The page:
As part of the 2023-24 Budget, it was announced that small businesses with aggregated turnover of less than $10m would be able to immediately deduct the full cost of eligible assets costing less than $20,000 that are first used or installed ready for use between 1 July 2023 and 30 June 2024. Importantly, although announced in the recent budget, this measure is not yet law.

Research & Development (R&D)

Providing the relevant criteria is satisfied, there are tax offsets available for entities involved in approved R&D activities. The purpose of this incentive is to support innovative businesses and fuel innovation more broadly. The type of offsets available are contingent on a company’s aggregated turnover . 

Division 7A loans

Division 7A is an area of tax legislation that often causes confusion. However, what’s important to know is that where a Division 7A loan arrangement exists, there are minimum payment requirements (principal & interest) that need to be satisfied annually until the loan is fully repaid. These minimum repayments can be funded by way of a cash payment or set off through the declaration of a dividend. Cash payments must be made by 30 June and declaring a dividend may result in an increased tax liability. It is prudent that the funding of minimum repayments is appropriately considered, mindful of the significant increase in the Australian Taxation Office benchmark interest rate from 4.77 per cent in FY23 to 8.27 per cent in FY24.

Complete Trust Resolutions

Trustees of discretionary trusts are responsible for completing a Trustee Resolution for each financial year by 30 June. Completing a Trustee Resolution often involves determining the beneficiaries that will be entitled to the income of the trust for that year. The Trustee should review the terms of the Trust Deed on a regular basis to understand who the eligible beneficiaries are and the types of income that can be distributed. Often, the tax profile of the beneficiaries is an important consideration to ensure that tax efficiency is achieved.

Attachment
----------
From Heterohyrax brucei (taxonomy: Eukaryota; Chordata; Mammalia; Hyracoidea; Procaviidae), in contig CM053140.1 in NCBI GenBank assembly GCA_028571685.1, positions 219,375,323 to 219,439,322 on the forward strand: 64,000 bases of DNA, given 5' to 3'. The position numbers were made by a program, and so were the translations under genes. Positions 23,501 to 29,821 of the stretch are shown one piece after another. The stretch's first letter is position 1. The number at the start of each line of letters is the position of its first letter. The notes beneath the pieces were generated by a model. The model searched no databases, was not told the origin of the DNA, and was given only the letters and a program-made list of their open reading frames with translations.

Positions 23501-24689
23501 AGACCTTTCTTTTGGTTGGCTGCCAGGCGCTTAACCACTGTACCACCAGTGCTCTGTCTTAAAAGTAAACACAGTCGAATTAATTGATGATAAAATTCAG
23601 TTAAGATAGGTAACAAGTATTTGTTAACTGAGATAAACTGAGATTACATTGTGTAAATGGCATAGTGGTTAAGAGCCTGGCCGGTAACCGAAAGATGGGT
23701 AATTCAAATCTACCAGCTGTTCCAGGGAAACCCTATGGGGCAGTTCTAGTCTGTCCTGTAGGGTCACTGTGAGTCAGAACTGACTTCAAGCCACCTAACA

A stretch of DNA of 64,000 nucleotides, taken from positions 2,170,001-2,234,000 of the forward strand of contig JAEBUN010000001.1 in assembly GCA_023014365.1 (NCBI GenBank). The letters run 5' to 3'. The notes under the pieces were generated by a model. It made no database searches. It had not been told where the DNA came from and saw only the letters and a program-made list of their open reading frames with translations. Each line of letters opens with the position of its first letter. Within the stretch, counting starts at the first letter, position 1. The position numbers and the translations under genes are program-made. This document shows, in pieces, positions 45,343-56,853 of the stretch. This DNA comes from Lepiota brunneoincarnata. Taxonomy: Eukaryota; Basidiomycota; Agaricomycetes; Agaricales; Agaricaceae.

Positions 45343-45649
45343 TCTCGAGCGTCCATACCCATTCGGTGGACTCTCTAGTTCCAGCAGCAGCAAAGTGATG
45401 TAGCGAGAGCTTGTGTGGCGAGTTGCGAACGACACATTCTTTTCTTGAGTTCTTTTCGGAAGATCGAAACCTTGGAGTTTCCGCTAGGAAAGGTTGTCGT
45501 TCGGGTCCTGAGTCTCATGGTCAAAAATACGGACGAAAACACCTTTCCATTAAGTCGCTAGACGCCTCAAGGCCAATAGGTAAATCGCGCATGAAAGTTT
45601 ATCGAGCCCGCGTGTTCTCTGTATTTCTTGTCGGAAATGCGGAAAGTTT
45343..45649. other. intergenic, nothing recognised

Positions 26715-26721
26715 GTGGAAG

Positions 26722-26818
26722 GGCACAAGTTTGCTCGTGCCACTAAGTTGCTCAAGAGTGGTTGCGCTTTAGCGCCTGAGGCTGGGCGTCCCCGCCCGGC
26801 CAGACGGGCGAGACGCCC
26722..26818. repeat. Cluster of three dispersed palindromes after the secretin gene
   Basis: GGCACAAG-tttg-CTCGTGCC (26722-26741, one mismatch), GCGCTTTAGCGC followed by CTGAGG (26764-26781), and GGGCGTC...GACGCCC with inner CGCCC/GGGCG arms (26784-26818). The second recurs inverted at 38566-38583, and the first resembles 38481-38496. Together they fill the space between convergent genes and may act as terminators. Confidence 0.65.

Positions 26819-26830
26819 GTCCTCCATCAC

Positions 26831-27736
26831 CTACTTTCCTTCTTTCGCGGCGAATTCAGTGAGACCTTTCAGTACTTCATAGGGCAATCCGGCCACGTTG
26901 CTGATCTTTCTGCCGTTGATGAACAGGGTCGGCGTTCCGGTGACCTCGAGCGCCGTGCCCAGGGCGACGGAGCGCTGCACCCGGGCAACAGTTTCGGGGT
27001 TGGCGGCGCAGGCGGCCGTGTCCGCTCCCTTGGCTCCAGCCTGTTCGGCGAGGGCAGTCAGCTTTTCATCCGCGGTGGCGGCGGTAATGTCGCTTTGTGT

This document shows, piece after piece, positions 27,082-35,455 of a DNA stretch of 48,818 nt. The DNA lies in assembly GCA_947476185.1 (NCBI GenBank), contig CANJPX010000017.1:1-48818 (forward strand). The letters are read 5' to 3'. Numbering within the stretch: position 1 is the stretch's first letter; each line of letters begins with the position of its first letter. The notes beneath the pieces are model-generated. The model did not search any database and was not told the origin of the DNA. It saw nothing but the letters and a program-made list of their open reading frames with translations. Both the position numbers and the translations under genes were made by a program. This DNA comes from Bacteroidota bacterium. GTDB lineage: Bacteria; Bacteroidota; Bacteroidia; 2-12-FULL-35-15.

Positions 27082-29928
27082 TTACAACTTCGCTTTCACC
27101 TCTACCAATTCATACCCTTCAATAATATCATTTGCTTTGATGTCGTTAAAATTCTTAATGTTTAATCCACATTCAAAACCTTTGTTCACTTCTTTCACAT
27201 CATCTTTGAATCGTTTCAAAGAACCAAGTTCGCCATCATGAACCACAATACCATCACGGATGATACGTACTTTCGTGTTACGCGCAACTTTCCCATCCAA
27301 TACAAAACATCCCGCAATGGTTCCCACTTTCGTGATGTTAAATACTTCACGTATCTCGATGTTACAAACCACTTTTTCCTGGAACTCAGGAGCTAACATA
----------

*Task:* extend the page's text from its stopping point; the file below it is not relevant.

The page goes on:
With the renewed focus on the validity of trust distribution entitlements (Section 100A), the creation of a legal entitlement to a beneficiary where a distribution is made and the focus on Trust structures more broadly by the Australian Tax Office, properly completing a Trustee Resolution is critical. 

Maximise concessional superannuation contributions

One of the most common ways to save tax and accumulate wealth simultaneously is to salary sacrifice. The yearly concessional contributions cap for the 2024 financial year is $27,500. If you have not fully utilised this cap, salary sacrificing a portion of your wage may be considered. The salary sacrificed amount would be concessionally taxed at 15 per cent in the superannuation fund and may potentially be withdrawn from the superannuation fund tax-free in the future providing the relevant criteria is satisfied. 

Keep in mind that where your combined income and concessional contributions exceed $250,000, an additional tax of 15 per cent is charged on the excess over the threshold or the taxable super contributions, whichever is less (Division 293 tax).

We’re here to help

It is always recommended that you go through the tax planning process in collaboration with a tax professional. If you would like to know more detail on tax planning for your business or have any related questions, please reach out today.